With What Is

Screen Shot 2020-06-27 at 5.46.34 PMI don’t offer yoga classes in order to produce content.

You would be hard pressed to find a photo of me in a yoga pose, though there are a few (mostly done for fun and in the moment). For me, these are conscious choices as I’m sure they are for everyone. I don’t record videos of my online classes either. I do write these posts with the spirit of offering, not one of forcing content through a tube.

When I first stepped onto the mat in October 2005 it was only because my Naturopathic Doctor prescribed yoga for me to help heal my gut. I had tipped significantly out of balance in many ways and my body was showing it through excessive candida overgrowth. It ripped through my entire system and every part of me was compromised, exhausted, leaking, and foggy.

Yoga was the last thing my beleaguered body wanted and it was what, unbeknownst to me, my spirit craved.

I went to one class a week for years. Held in community halls and church basements around the town where I grew up and where there was only one yoga teacher at the time.

When I moved to NYC in 2010 it took three months before I was called to go to a class. I went one January night to a studio that became a home for me as a student and then as a teacher.

I had no intention to teach when I started my teacher training. None.

In my mind I could barely “do” yoga and so what right did I have to teach it?

The first time I offered a guided shavasana, I knew. I felt something energize within my heart as I watched my partner relax. I could see her energy settle and lay down. It felt magical and powerful and humbling.

Little by little, I gained the confidence to teach family, then friends (two at a time in my Brooklyn apartment) until one night spirit orchestrated an opening. A teacher didn’t show up for a class I was going to take. I shyly offered those who had assembled that I could… try. Completely unprepared (or so it seemed) the class came through me. Details I would never remember again. It all simply appeared and unfolded and then fell away. My heart soared! The kind students clapped! I was initiated.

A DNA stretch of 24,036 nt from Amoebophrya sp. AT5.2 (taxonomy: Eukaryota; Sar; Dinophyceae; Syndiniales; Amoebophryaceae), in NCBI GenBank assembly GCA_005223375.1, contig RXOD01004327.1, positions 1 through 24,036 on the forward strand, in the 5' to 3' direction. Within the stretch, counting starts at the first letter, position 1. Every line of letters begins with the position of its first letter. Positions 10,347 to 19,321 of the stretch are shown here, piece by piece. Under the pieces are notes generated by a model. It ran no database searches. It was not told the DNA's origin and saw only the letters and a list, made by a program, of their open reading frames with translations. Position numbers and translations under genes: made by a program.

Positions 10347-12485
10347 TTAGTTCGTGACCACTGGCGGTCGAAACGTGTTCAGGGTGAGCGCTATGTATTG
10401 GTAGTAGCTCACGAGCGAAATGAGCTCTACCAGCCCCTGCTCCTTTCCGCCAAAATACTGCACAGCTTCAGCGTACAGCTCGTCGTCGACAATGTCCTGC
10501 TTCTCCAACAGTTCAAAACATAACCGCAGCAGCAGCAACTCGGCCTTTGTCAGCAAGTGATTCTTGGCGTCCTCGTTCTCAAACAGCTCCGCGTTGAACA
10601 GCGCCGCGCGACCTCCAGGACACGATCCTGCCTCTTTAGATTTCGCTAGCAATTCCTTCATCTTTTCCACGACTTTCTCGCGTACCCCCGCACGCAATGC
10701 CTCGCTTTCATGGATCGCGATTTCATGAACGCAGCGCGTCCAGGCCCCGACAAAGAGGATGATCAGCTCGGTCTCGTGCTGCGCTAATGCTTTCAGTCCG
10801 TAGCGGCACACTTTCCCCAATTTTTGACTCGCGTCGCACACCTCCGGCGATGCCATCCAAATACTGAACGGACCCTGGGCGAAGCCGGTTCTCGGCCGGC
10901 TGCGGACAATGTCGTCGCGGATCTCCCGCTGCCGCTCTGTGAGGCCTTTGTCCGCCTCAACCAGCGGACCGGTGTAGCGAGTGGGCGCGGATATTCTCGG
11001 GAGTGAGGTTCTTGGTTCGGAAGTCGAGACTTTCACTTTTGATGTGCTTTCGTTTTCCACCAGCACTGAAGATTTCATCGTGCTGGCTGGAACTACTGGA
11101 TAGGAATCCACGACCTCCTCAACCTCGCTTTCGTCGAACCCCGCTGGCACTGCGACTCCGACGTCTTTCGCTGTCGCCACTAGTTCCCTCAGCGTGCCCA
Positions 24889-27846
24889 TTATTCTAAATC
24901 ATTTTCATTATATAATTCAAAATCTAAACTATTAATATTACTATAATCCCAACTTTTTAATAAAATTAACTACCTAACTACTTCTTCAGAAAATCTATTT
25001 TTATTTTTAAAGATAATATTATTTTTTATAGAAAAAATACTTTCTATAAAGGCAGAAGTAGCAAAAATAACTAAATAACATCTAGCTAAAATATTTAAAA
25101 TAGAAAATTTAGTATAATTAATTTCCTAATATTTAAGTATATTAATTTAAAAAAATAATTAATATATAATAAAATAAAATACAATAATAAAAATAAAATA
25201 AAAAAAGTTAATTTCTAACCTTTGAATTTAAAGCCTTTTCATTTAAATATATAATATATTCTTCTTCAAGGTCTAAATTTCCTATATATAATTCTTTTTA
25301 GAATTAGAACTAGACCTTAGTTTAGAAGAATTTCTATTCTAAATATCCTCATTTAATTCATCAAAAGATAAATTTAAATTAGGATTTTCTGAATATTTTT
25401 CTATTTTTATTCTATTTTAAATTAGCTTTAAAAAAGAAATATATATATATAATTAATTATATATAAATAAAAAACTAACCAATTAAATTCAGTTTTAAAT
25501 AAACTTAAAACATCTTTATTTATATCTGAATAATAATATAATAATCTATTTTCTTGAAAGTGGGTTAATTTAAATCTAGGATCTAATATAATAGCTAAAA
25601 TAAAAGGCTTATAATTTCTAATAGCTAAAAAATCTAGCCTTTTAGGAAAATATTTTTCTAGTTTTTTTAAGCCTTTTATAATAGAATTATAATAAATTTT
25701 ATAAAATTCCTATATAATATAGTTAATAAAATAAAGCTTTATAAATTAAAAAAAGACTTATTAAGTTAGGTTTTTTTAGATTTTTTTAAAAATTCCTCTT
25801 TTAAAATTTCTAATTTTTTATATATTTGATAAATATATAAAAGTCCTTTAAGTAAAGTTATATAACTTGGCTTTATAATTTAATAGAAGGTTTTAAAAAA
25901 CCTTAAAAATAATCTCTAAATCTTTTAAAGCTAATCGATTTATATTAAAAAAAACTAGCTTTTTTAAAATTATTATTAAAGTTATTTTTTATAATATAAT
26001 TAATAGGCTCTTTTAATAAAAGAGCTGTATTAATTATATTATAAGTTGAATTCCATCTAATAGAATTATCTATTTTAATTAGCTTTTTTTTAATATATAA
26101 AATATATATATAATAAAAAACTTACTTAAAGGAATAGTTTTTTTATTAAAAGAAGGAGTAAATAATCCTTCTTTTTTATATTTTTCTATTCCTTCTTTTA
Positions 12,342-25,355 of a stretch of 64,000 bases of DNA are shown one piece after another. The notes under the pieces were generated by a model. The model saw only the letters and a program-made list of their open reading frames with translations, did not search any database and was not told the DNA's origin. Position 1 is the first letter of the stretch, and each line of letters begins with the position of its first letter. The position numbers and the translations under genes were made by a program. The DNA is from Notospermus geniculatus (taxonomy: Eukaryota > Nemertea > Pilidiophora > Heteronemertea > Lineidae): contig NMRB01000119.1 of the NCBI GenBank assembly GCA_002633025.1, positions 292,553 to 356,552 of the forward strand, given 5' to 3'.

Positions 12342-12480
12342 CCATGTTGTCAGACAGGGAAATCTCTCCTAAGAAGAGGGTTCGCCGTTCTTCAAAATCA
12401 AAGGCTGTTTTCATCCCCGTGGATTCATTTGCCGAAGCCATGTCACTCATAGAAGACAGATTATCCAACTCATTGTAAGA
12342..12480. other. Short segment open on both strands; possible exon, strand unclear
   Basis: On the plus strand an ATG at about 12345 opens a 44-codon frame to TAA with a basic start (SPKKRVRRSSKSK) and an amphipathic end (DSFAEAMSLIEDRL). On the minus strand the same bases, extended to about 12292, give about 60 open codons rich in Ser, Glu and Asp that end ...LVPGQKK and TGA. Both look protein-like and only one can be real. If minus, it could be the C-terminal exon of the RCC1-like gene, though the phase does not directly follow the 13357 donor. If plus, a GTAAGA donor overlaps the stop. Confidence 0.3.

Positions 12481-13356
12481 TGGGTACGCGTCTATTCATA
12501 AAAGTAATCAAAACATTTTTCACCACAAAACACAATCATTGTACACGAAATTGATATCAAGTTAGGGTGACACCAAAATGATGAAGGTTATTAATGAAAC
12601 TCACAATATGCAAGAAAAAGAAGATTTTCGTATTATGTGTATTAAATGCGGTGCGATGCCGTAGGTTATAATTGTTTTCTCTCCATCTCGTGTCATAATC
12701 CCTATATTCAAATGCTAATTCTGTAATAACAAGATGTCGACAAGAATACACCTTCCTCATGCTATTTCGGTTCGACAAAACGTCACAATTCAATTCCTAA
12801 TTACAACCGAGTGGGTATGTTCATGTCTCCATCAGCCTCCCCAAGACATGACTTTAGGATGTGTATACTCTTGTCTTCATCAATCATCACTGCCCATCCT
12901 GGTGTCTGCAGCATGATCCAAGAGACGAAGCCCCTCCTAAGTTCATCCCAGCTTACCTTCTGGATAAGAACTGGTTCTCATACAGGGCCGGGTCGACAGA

What I love about teaching yoga is being present with what is. The energy that each person brings and contributes in the room (or now, on the screen) is different every time. As is mine. Yoga then becomes a co-creation or union between us. Feeding one another. Seeing what will emerge. Playing with energy and helping it to shift. Transform.

A great improvisational, intuitive dance of tapestry flowing, being tugged, shaped, left alone.

What is needed in this moment may not be what is needed in the next.

To me, part of the artistry is in not looking back. Not grasping. I’ve learned through time about my own internal chatter that used to eat me alive, tying my gut up on knots, after a class (or life moment) when I didn’t do something “right” or well (according to my own internal measure). Through repetition of noticing this response after teaching, I’ve learned self-forgiveness. Learned how these “mistakes” are often helpful teaching moments.